How to Use Mindfulness to Be a Better Human
We like to think we approach each new person we meet with a clean slate. "We’ll give them a chance; we can totally be objective," we think to ourselves as we're swiping through potential matches. It turns out a lot of the time, our past has a stronger hold on our present than we like to think.
You might have noticed yourself repeating behaviors left over from a previous relationship. If a current person in our lives has a certain mannerism that reminds us of someone from our past, that can be a trigger for us. He may cut his steak in the exact same way as your well meaning but eccentric great-uncle and subconsciously put you off. She may use the same weird expression your ex did and make your hair stand on end.
Luckily, there’s a way to fix this! It’s called mindfulness, and we can use it as a tool to shift our attention to the present moment. Mindfulness is a process where you intentionally choose where to place your attention. When a situation in your daily life triggers a reactionary behavior from you, you can intentionally choose to place your attention on something that's happening in the moment to anchor you to the present. This can be anything from trying to describe how an emotion physically feels in your body to counting the number of objects in your eye line.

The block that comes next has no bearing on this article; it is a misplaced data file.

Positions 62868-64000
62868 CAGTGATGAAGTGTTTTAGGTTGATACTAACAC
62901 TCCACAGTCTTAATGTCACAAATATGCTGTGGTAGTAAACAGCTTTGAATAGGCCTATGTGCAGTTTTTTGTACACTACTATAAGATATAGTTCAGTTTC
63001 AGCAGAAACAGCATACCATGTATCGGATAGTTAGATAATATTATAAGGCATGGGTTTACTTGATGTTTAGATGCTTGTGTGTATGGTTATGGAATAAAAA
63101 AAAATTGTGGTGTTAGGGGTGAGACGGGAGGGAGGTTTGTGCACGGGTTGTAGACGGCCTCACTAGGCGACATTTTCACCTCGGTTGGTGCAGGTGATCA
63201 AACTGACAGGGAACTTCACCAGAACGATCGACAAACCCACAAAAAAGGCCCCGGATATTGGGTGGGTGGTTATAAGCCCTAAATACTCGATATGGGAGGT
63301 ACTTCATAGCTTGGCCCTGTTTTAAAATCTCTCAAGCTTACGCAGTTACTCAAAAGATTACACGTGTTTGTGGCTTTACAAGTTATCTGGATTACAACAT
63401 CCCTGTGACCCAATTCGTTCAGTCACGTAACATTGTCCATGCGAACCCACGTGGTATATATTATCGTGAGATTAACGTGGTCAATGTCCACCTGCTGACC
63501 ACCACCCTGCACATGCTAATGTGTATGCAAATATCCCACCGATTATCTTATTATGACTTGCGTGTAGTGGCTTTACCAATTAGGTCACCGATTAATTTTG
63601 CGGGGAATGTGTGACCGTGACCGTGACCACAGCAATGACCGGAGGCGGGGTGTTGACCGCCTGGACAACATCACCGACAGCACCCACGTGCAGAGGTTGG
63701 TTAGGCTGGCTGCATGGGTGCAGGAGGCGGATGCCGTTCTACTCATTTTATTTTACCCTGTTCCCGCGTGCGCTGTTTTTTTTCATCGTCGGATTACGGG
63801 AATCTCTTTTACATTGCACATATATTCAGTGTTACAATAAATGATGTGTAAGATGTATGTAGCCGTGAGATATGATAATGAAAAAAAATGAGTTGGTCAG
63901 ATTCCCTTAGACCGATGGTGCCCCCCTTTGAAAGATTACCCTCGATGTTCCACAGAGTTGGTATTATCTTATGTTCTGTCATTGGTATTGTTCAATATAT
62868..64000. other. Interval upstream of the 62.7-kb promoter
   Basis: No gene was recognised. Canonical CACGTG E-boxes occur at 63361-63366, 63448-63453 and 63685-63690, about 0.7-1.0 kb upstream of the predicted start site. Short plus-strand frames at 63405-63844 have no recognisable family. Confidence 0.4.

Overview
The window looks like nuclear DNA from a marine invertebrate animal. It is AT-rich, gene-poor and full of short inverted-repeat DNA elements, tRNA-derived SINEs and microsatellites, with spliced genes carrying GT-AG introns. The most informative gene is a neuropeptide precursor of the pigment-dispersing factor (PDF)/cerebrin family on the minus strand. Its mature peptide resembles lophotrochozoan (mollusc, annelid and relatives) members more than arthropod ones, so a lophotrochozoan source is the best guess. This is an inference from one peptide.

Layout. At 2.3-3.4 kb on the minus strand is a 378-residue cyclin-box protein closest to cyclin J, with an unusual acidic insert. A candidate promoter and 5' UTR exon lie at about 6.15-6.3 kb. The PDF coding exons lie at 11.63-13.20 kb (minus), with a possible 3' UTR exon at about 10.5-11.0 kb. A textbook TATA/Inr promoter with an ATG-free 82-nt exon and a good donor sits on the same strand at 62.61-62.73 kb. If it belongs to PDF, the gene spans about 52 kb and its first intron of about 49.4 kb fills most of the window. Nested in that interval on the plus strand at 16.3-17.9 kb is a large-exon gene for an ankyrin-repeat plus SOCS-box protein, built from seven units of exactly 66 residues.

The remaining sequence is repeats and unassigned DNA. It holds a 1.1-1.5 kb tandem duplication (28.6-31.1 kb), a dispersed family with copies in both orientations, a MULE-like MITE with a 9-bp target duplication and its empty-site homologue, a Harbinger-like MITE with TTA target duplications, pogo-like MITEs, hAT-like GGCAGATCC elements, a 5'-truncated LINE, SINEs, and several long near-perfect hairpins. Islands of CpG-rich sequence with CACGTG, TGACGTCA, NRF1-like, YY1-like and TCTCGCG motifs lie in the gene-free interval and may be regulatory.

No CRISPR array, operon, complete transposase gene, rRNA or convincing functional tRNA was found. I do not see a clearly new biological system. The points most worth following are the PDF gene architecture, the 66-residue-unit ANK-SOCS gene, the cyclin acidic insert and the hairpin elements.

This process gives you a moment to take a breath, step back, and evaluate whether your reaction is proportionate to what’s going on. When you do it enough, the mindfulness process provides your mind with new information relevant to what’s happening in the moment instead of flinging your brain into the past. Instead of flying off the handle at your SO or your BFF for doing something that triggered a memory, you can react proportionately.
Your attention is powerful. Using mindfulness, you can rewrite the old experiences that have been running your life and take back control.
Every time your SO leaves the dishes in the sink and you feel the urge to blow up at them (because your ex used to do it on purpose to make you mad), stop, take a breath, and evaluate. You’ll find yourself much calmer and happier in the long run if you do this consistently!
At the end of the day, we all want to be better, happier humans. When you feel yourself getting annoyed or pissed off, stop for a second, harness your attention, and ask yourself what you’re really mad about.
Make the first move toward better mental health. You got this!